Israel & Egypt: Looking through the storm

The election of a Muslim Brotherhood leader to the presidency of Egypt arrived in Israel like delayed thunder after a burst of lightning: It was not a surprise, but it still provoked nervous attention.

Mohammed Morsi, Egypt’s first democratically elected president, comes from an organization that has a long history of opposition to peace with Israel and even to the very existence of the Jewish state. And yet, the situation may not turn into a disaster — at least not any time soon.

In the face of uncertainty, there is time for Israel to prepare for the worst. Israel must remain strong. But for those willing to contemplate a glass half full, there is a possibility that this could turn out well.

An early report from Iran, claiming Morsi had promised to revise the peace treaty with Israel and forge a strong relationship with Tehran, was quickly denied by the Egyptians as completely false. That was the first sigh of relief for a very tense Israel.

For now, Egypt’s military remains in control of foreign and security policy. Eventually, however, that could change, as Turkey’s example shows.

But even if Morsi had control of foreign policy now, it’s worth remembering that one of the Muslim Brotherhood’s main traits is patience and pragmatism. The Brotherhood, whose membership Morsi has now resigned, knows exactly the pan-Islamic future it wants to achieve, but it adheres to a timetable that is thoroughly unrecognizable in the earthly world of politics. The Brothers waited decades for this moment, and they are not about to squander it.

The Muslim Brotherhood and Morsi have made no secret of their wish to see Islamic law, Sharia, become the law of the land in Egypt. But they say they will wait until the country is ready. They may secretly want to end peace with Israel, but they will push no such plan before it’s time.

In the new Egypt, popular legitimacy matters, and that means righting the economy first.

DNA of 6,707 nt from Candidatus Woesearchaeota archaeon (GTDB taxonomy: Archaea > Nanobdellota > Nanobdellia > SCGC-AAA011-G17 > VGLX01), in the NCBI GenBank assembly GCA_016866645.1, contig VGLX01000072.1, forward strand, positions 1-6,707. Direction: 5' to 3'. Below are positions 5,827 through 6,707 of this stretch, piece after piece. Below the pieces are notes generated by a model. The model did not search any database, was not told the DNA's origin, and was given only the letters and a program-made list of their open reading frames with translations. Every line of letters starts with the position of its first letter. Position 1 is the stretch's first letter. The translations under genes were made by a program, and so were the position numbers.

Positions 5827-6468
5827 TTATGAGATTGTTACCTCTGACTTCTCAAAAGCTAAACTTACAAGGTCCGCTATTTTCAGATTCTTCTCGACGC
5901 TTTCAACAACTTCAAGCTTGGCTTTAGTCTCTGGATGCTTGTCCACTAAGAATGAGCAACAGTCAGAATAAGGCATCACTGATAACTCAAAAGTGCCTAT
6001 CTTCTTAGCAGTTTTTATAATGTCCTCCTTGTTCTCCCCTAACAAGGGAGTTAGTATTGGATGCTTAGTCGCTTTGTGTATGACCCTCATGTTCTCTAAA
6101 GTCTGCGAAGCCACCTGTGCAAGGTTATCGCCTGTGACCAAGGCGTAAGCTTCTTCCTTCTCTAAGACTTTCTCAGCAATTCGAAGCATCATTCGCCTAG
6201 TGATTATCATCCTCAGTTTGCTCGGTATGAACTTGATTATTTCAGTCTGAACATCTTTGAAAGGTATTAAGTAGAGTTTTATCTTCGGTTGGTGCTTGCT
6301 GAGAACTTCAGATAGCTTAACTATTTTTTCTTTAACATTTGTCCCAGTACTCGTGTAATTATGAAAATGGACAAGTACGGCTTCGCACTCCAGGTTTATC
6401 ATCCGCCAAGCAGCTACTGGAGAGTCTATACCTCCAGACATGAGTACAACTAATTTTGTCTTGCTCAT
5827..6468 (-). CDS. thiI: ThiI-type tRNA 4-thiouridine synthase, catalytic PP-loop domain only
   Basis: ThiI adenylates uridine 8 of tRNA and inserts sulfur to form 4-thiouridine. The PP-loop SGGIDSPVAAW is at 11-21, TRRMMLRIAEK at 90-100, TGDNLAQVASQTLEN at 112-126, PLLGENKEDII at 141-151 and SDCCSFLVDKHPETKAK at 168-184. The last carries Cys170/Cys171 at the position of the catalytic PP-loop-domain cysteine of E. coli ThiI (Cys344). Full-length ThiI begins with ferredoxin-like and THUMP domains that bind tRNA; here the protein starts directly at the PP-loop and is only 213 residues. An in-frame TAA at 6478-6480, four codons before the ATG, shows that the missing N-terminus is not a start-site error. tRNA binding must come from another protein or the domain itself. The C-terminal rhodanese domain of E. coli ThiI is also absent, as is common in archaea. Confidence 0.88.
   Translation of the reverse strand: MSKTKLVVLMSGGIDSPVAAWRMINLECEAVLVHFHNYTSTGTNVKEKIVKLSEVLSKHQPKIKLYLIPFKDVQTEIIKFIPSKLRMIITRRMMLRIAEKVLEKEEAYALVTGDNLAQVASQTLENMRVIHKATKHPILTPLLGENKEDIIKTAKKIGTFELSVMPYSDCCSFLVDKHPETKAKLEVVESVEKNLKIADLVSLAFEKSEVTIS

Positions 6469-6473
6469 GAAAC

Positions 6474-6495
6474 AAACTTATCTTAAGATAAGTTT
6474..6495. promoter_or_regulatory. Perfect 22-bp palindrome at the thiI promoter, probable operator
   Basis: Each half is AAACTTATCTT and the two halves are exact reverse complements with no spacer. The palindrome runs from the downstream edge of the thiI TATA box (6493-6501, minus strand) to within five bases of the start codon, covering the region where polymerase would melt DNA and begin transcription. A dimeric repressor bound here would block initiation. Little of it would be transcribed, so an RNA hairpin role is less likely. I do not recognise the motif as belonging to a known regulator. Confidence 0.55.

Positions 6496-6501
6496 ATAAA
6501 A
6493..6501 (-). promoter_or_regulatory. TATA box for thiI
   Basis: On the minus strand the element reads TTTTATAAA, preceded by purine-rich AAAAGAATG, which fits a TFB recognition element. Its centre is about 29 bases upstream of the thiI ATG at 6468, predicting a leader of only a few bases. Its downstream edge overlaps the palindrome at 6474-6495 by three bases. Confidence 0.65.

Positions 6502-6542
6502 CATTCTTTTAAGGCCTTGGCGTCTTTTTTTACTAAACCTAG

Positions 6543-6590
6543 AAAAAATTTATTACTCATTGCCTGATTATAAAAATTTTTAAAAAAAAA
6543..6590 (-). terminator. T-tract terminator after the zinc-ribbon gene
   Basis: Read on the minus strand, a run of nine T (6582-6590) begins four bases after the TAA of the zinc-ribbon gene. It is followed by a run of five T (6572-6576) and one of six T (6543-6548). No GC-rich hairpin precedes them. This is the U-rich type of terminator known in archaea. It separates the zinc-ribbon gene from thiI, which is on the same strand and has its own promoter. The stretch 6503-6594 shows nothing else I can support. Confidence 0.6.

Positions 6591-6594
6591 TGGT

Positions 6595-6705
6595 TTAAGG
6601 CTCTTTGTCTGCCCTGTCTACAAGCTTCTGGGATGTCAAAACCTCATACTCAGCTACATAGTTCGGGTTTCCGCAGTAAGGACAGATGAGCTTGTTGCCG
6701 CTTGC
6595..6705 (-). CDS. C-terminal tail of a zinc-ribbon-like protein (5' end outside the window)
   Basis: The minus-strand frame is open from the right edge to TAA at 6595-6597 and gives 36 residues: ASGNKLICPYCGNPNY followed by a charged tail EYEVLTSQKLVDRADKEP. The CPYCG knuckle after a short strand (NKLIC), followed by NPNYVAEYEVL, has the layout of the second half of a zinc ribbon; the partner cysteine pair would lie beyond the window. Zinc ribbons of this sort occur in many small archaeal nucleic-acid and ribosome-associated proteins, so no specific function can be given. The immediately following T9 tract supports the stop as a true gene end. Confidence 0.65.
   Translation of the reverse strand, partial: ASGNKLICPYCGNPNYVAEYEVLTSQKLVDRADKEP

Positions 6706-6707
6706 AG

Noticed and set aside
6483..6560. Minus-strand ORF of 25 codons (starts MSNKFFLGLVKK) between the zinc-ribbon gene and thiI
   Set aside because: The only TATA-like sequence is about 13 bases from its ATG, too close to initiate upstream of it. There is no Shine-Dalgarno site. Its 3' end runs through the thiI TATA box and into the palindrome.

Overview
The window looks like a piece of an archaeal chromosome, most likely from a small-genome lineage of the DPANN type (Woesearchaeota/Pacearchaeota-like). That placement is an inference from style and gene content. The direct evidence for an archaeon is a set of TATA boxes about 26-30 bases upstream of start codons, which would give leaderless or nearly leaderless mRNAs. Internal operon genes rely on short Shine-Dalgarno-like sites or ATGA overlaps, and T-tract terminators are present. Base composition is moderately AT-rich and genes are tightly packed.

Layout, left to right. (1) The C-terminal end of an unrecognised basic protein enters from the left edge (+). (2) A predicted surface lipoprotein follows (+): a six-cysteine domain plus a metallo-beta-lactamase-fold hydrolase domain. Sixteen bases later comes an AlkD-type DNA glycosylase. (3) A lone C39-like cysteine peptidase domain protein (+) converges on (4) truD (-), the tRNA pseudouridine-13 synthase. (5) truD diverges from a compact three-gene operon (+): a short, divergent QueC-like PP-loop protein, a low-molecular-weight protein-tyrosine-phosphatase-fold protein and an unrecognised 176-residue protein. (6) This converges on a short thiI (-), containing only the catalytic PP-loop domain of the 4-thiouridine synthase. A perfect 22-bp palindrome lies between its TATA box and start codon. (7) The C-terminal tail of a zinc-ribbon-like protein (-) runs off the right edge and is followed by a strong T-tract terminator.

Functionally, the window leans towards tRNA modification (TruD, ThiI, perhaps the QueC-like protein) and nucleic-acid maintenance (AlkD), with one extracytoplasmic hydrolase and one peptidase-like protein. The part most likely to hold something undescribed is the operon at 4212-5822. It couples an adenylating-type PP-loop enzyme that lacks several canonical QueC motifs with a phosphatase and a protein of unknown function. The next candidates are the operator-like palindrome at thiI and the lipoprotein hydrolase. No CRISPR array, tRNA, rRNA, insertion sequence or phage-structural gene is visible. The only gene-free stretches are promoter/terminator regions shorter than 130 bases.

Egypt has many pressing problems at the top of its agenda. Starting troubles with Israel would make many of the problems worse. Egypt desperately needs the $2 billion a year it receives from Washington, and tampering with the peace treaty could bring an end to aid. It could also threaten urgently needed foreign investment and tourism.

Morsi’s first speech did not mention Israel but he spoke of a “message of peace,” with a promise to respect international agreements, code for the Camp David Accords.

The new Egypt is a work in progress, with powerful forces pulling in different directions. The country has become more open to debate and new ideas. Already, occasionally, the extremely rare pro-Israel voice of an Egyptian activist can be heard through the noise. It’s true.

Nobody knows what the future holds for Egypt or for relations with Israel. But, as I have written before, Israel’s peace with Egypt has always been dangerously fragile, precisely because it was not peace between two countries but between one country, Israel, and one regime, the Mubarak dictatorship.

Mubarak allowed anti-Israel sentiment to fester, despite the peace agreement. If this period of transition manages to bring relations between Israel and a president who represents a wider segment of the population, it could lead to relations that become more stable and reliable. Still, there is no denying that relations will change.

Israel will not count on the support it enjoyed from former President Mubarak in sealing the border to contain Hamas in order to slow weapons transfers. But Israelis would not object to having Cairo take more responsibility for supplying Gaza with other provisions.

Morsi’s election was greeted with jubilation in Gaza, which is ruled by Hamas, a branch of the Muslim Brotherhood. The celebratory machine gun strafing of the sky left one dead and three injured there.

The Brotherhood’s success will limit Israel’s freedom to respond to Hamas. That’s why recent weeks have already seen dozens of rockets fired into Israel from inside Gaza.

Eventually, temptation to blame Egypt’s problems on Israel may return. And the Palestinian issue, too, remains combustible. But it’s not in Cairo’s interest to tamper with Israel now. (Just in case, Israel remains far stronger militarily.)

The horizon can look ominous, and perhaps that lightning means that storm clouds really are gathering. But clouds do occasionally come with silver linings.

Frida Ghitis is a world affairs columnist for The Miami Herald and World Politics Review. A former CNN producer/correspondent, she is the author of The End of Revolution: A Changing World in the Age of Live Television.

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